The goal of this article is to teach you how to use price to earnings ratios (P/E ratios). We'll show how you can use Honeywell International Inc.'s (NYSE:HON) P/E ratio to inform your assessment of the investment opportunity. Based on the last twelve months, Honeywell International's P/E ratio is 17.54. That is equivalent to an earnings yield of about 5.7%.
How Do You Calculate Honeywell International's P/E Ratio?
The formula for price to earnings is:
Price to Earnings Ratio = Price per Share ÷ Earnings per Share (EPS)
Or for Honeywell International:
P/E of 17.54 = $149.410 ÷ $8.520 (Based on the trailing twelve months to December 2019.)
(Note: the above calculation results may not be precise due to rounding.)
Is A High Price-to-Earnings Ratio Good?
A higher P/E ratio means that buyers have to pay a higher price for each $1 the company has earned over the last year. That isn't necessarily good or bad, but a high P/E implies relatively high expectations of what a company can achieve in the future.
Does Honeywell International Have A Relatively High Or Low P/E For Its Industry?
We can get an indication of market expectations by looking at the P/E ratio. As you can see below Honeywell International has a P/E ratio that is fairly close for the average for the industrials industry, which is 17.9.
Honeywell International's P/E tells us that market participants think its prospects are roughly in line with its industry. If the company has better than average prospects, then the market might be underestimating it. Further research into factors such as insider buying and selling, could help you form your own view on whether that is likely.
How Growth Rates Impact P/E Ratios
Generally speaking the rate of earnings growth has a profound impact on a company's P/E multiple. That's because companies that grow earnings per share quickly will rapidly increase the 'E' in the equation. That means even if the current P/E is high, it will reduce over time if the share price stays flat. A lower P/E should indicate the stock is cheap relative to others -- and that may attract buyers.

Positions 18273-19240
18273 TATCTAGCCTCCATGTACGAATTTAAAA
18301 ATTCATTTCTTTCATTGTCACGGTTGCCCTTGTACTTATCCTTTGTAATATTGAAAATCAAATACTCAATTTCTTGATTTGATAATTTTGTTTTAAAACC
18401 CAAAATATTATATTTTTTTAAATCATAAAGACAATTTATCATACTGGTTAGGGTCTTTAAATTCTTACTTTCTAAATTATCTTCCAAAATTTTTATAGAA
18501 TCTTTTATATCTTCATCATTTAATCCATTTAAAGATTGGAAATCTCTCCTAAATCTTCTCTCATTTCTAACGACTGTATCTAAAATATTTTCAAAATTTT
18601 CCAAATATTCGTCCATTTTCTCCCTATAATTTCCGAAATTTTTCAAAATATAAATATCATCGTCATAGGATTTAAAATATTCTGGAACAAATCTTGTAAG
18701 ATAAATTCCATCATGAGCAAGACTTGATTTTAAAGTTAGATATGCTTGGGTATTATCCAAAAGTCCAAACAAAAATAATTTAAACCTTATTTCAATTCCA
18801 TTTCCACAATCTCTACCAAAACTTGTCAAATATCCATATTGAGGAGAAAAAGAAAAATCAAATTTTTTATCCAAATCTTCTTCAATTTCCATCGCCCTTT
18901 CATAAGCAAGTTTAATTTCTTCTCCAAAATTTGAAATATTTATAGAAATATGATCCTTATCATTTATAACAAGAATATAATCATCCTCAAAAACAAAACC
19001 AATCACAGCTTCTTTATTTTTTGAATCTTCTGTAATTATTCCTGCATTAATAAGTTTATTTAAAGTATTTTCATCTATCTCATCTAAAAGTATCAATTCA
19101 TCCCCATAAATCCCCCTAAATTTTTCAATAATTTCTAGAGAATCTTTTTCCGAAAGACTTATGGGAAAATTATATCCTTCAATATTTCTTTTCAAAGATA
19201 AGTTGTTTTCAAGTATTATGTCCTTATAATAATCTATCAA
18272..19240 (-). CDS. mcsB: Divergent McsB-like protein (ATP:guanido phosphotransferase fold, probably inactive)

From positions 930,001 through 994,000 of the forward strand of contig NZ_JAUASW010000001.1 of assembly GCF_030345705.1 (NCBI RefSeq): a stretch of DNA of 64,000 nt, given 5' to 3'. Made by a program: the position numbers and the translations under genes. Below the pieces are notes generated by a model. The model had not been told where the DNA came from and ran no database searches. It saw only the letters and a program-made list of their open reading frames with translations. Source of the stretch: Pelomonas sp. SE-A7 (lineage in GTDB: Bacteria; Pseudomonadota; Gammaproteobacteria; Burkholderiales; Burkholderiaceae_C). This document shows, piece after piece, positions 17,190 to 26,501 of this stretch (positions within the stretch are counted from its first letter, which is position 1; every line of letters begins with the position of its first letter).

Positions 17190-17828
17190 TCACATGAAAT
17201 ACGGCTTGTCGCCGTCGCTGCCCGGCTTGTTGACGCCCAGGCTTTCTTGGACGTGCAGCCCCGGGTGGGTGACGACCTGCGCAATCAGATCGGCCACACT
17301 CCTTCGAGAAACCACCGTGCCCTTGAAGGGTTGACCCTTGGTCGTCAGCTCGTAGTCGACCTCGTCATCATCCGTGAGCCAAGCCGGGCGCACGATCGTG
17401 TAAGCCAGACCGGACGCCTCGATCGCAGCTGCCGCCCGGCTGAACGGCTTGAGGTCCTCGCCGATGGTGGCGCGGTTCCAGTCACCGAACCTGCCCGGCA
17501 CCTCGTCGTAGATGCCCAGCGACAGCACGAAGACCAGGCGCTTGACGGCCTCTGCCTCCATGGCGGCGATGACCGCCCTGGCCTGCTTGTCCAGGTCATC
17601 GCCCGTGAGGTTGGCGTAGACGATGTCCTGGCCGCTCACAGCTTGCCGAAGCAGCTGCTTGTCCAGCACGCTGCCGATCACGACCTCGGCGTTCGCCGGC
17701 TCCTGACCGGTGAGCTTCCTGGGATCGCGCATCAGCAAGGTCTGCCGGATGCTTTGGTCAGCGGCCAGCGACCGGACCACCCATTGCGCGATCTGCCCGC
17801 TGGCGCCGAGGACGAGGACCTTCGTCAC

Honeywell International shrunk earnings per share by 6.4% last year. But EPS is up 9.5% over the last 5 years.
Don't Forget: The P/E Does Not Account For Debt or Bank Deposits
It's important to note that the P/E ratio considers the market capitalization, not the enterprise value. That means it doesn't take debt or cash into account. Theoretically, a business can improve its earnings (and produce a lower P/E in the future) by investing in growth. That means taking on debt (or spending its cash).
While growth expenditure doesn't always pay off, the point is that it is a good option to have; but one that the P/E ratio ignores.
Honeywell International's Balance Sheet
Net debt totals just 5.1% of Honeywell International's market cap. So it doesn't have as many options as it would with net cash, but its debt would not have much of an impact on its P/E ratio.
The Verdict On Honeywell International's P/E Ratio
Honeywell International's P/E is 17.5 which is above average (14.0) in its market. With some debt but no EPS growth last year, the market has high expectations of future profits.
Investors have an opportunity when market expectations about a stock are wrong. People often underestimate remarkable growth -- so investors can make money when fast growth is not fully appreciated. So this free visual report on analyst forecasts could hold the key to an excellent investment decision.
Of course you might be able to find a better stock than Honeywell International. So you may wish to see this free collection of other companies that have grown earnings strongly.
If you spot an error that warrants correction, please contact the editor at email@example.com. This article by Simply Wall St is general in nature. It does not constitute a recommendation to buy or sell any stock, and does not take account of your objectives, or your financial situation. Simply Wall St has no position in the stocks mentioned.
We aim to bring you long-term focused research analysis driven by fundamental data. Note that our analysis may not factor in the latest price-sensitive company announcements or qualitative material. Thank you for reading.